Chemotherapy-induced diarrhoea (CID) is a common side-effect experienced by patients being treated with a variety of antineoplastic agents. Approximately 80% of patients undergoing chemotherapeutic treatment for colorectal and other gastrointestinal cancers present with CID; moreover, about 5% of early deaths associated with combination anti-cancer chemotherapy are due to CID. Chronic post-treatment diarrhoea amongst cancer survivors can persist for more than 10 years greatly effecting long-term quality of life. Gastrointestinal toxicities such as diarrhoea and vomiting are amongst the primary contributors to dose reductions and delays throughout anti-cancer treatment, presenting a significant hurdle in clinical management of anti-cancer regimes and often result in sub-optimum treatment. However, little is known about pathophysiological mechanisms underlying CID. This work provides a review of chemotherapy-induced diarrhoea, current management guidelines, and shortcomings of current treatments as well as emerging and already existing anti-diarrhoeal treatments potentially suitable for CID.

Eradication of Staphylococcus aureus and MRSA in the Nares: A Historical Perspective of the Ecological Niche, with Suggestions for Future Therapy Considerations  [PDF]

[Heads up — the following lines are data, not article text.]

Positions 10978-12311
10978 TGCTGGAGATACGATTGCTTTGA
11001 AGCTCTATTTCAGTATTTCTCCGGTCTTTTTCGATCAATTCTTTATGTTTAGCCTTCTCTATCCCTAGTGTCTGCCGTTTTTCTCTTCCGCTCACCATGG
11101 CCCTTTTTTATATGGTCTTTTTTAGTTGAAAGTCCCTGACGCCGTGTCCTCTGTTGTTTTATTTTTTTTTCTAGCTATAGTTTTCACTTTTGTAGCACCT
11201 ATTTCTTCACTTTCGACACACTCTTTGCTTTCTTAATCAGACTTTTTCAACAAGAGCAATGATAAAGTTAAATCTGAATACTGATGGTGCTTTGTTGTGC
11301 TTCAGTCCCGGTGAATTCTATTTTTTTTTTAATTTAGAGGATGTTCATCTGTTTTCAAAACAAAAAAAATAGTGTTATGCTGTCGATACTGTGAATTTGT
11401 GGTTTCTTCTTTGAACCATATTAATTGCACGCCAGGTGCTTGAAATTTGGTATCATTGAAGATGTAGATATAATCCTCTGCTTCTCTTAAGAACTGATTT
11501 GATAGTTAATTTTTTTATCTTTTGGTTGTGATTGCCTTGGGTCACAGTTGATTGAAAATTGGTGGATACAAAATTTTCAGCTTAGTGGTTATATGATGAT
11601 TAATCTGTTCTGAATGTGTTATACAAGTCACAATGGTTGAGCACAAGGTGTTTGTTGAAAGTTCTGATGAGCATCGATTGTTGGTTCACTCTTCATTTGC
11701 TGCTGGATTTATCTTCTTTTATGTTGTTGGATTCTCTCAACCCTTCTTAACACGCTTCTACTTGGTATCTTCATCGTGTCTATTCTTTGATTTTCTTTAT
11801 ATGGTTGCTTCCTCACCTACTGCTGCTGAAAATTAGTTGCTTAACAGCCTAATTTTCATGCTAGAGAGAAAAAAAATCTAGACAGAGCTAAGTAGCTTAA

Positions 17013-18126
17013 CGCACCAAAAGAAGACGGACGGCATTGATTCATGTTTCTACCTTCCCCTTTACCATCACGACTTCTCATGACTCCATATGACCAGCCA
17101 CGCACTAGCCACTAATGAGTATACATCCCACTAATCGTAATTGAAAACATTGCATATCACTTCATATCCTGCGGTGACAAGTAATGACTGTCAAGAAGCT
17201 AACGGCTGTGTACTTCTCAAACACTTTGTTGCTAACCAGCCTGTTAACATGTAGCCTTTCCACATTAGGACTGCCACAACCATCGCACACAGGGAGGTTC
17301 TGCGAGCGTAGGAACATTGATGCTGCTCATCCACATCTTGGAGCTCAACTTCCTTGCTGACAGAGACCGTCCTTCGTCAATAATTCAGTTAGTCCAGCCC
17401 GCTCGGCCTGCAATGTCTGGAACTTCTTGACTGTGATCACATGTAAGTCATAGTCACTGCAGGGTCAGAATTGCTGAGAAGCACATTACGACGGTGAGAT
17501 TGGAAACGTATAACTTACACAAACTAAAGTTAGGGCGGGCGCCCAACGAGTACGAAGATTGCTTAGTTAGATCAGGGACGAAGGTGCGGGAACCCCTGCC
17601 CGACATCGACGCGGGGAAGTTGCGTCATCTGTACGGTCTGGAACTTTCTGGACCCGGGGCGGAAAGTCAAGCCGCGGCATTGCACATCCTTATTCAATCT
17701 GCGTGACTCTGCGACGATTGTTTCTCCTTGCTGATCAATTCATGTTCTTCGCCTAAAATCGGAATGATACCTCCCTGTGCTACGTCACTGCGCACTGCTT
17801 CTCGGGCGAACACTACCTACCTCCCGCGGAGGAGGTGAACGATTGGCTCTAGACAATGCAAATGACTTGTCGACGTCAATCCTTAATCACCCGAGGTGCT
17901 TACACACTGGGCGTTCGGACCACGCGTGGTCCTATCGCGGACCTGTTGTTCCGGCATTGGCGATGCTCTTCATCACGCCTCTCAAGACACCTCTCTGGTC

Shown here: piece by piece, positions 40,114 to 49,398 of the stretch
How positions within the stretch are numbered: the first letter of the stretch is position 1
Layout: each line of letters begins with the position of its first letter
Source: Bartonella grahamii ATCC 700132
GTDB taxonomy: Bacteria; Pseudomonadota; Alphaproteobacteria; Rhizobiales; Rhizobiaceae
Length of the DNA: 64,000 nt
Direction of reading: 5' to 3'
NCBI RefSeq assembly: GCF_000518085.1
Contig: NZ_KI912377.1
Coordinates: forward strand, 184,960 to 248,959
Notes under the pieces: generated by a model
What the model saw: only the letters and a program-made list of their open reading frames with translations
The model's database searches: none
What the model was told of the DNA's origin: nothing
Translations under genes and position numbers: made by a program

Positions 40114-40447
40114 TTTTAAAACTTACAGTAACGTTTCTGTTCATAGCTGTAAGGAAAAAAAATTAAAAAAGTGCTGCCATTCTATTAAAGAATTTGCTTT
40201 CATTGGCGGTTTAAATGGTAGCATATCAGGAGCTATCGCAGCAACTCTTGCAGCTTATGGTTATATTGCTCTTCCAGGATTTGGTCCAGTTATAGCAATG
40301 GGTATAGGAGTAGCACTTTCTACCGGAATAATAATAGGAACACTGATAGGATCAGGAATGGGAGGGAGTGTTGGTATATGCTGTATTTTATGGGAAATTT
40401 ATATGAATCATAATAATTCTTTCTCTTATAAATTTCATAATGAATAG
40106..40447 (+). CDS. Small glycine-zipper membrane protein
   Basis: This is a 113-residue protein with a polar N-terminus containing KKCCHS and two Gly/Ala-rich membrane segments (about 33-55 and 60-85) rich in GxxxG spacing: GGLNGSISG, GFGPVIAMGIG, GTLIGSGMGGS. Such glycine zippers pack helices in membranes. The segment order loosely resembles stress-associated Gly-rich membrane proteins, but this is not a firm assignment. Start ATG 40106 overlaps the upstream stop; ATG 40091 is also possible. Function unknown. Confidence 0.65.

Eric Bornstein
Advances in Microbiology (AiM) , 2017, DOI: 10.4236/aim.2017.76034
Abstract: Nasal colonization with pathogenic bacteria continues to present challenges for patients undergoing surgical procedures, and for the physicians that treat them. Even as molecular medicine produces ever faster and improved data sets for clinicians, it would benefit all medical personnel attempting to decolonize the nose to better understand the historical nasal decolonization data with specific reference to the ecological niche for these bacteria, as it has been recorded for more than a century. Much of the historical data points to the largest ecological niche for nasal Staphylococcus aureus as the vibrissae of the vestibulum nasi. A careful study shows that any topical antimicrobial preparation needs to successfully penetrate the deepest recesses of these specialized nasal hair follicles, if decolonization is to be adequately accomplished. This review highlights the most relevant data of the last 140 years concerning the staphylococcal ecological niche of the vibrissae. Also to be discussed will be a historical review of topical Mupirocin. Almost thirty years after its FDA approval, Mupirocin is still the most widely used topical antibiotic for decolonization therapy around the world. Correspondingly, new experimental in vitro data will be presented showing the differing efficacy of Mupirocin against multiple strains of HA-MRSA and CA- MRSA, based solely on the commercial topical formulation (non Mupirocin ingredients) that acts synergistically with the Mupirocin. Finally, the review will discuss why an understanding of these historical data is a vital component to integrate into any new or augmented nasal decolonization therapy.